Let’s say your office is throwing a holiday party. The boss needs a volunteer to help with the general planning and organization. Now, this task won’t advance your career or help you get a raise, so who is going to volunteer for it? According to the Harvard Business Review, the answer is likely to be a woman. In a recent study, they found “that women volunteer for these ‘non-promotable’ tasks more than men; that women are more frequently asked to take such tasks on; and that when asked, they are more likely to say yes.”
For clarification, Harvard Business Review describes non-promotable tasks as those that “benefit the organization but likely don’t contribute to someone’s performance evaluation and career advancement.” This may include throwing the holiday party, office housework, filling in for a colleague, or routine work.
In their study, Harvard Business Review had male and female participants sit at a computer and make 10 rounds of decisions. The participants were sorted into three groups (though they didn’t know who was matched with who) and the round ended as soon as someone clicked a button and “volunteered” for the task. The incentive was money: if no one volunteered, each group member received $1, if someone did volunteer, that person received $1.25, while everyone else received $2. Read their findings below:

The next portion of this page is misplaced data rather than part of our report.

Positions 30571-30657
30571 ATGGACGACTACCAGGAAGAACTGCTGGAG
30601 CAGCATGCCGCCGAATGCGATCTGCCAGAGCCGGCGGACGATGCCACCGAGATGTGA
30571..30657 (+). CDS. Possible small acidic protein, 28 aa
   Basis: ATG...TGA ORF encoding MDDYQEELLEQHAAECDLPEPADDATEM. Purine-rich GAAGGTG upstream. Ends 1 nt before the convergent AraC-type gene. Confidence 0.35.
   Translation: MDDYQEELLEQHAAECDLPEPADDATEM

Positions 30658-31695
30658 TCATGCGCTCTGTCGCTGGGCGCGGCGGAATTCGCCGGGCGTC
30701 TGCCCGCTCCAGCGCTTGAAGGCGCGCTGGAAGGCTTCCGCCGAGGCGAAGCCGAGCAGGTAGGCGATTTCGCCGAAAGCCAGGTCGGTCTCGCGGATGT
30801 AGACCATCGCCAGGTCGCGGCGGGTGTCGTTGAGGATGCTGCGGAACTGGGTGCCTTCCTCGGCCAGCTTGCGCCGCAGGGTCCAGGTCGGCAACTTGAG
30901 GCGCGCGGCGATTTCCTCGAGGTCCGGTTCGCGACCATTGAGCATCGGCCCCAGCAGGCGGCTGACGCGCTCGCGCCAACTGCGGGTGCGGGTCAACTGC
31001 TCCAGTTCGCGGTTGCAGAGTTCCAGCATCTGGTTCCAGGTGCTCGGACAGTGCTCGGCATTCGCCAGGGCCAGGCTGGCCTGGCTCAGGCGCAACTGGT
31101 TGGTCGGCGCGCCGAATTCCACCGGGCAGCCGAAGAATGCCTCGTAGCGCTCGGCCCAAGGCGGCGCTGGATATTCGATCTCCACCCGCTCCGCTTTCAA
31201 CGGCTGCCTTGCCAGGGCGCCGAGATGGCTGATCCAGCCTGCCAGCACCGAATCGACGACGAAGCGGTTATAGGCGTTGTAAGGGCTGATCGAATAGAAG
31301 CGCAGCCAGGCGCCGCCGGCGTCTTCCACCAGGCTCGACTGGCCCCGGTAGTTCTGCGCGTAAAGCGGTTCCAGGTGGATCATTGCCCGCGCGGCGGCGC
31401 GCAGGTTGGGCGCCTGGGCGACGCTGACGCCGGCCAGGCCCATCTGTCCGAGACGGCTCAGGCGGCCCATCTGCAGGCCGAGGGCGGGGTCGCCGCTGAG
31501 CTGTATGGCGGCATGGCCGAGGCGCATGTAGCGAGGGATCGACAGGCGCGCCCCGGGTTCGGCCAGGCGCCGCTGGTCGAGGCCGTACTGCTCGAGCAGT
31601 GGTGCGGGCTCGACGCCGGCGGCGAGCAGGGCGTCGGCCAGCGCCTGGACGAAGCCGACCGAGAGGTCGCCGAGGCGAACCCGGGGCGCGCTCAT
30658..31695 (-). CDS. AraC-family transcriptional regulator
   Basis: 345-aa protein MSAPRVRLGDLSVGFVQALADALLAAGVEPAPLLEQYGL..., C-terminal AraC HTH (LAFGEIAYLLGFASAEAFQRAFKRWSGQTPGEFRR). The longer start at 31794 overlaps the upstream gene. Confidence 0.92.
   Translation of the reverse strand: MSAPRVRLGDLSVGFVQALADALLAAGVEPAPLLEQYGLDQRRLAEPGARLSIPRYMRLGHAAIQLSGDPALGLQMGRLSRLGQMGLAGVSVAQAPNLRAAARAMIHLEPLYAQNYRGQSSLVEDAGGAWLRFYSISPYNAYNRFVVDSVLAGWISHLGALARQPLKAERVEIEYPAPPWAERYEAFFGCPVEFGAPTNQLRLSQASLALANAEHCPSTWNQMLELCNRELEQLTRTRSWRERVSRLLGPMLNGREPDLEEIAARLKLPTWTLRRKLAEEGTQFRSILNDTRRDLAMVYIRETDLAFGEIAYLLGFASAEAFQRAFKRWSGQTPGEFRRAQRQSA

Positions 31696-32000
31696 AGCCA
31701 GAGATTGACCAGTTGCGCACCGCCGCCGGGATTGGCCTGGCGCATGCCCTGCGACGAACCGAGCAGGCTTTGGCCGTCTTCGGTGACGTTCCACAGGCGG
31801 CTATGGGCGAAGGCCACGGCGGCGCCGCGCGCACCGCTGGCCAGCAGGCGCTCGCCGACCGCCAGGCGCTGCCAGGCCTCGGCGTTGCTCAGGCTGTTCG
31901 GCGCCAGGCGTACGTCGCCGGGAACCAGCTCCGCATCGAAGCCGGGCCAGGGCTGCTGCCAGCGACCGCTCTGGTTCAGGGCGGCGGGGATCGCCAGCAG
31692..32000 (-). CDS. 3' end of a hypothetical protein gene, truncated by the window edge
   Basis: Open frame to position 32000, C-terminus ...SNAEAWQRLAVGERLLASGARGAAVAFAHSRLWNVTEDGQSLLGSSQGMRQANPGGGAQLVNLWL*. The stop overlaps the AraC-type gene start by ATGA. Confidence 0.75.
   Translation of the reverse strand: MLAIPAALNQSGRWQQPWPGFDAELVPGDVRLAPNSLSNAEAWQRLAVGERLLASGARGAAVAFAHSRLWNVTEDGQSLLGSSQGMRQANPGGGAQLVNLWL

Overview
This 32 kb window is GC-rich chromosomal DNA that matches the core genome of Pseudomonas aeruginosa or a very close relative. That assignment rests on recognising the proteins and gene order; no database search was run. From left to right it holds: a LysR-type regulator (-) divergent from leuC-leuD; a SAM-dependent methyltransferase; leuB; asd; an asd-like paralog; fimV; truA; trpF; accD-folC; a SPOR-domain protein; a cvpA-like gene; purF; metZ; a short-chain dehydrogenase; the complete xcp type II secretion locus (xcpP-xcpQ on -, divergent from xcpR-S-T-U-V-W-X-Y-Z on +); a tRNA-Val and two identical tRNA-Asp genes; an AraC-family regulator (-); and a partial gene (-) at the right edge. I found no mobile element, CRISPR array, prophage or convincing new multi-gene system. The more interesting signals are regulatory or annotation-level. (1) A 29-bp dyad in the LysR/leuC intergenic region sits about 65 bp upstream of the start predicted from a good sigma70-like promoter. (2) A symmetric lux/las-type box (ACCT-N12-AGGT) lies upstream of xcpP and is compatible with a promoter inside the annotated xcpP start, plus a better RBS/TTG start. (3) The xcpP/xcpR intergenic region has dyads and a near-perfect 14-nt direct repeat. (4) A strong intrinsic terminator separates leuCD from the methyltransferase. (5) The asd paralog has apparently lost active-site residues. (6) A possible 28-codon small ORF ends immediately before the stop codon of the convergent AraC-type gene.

- 84% of groups found a volunteer in the allotted time, however, both men and women were reluctant—a volunteer was usually found in the final seconds of the 2-minute rounds.
- In same-sex groups, women were no more likely than men to volunteer, suggesting “that the real driver was a shared understanding or expectation that women would volunteer more than men.”
- In all-female groups, women shared the volunteering evenly, while in the all-male groups, it tended to be the same men over and over.
- In a mixed-sex group, men will hold back on volunteering and wait for women to volunteer.
For the full story, head over to Harvard Business Review.
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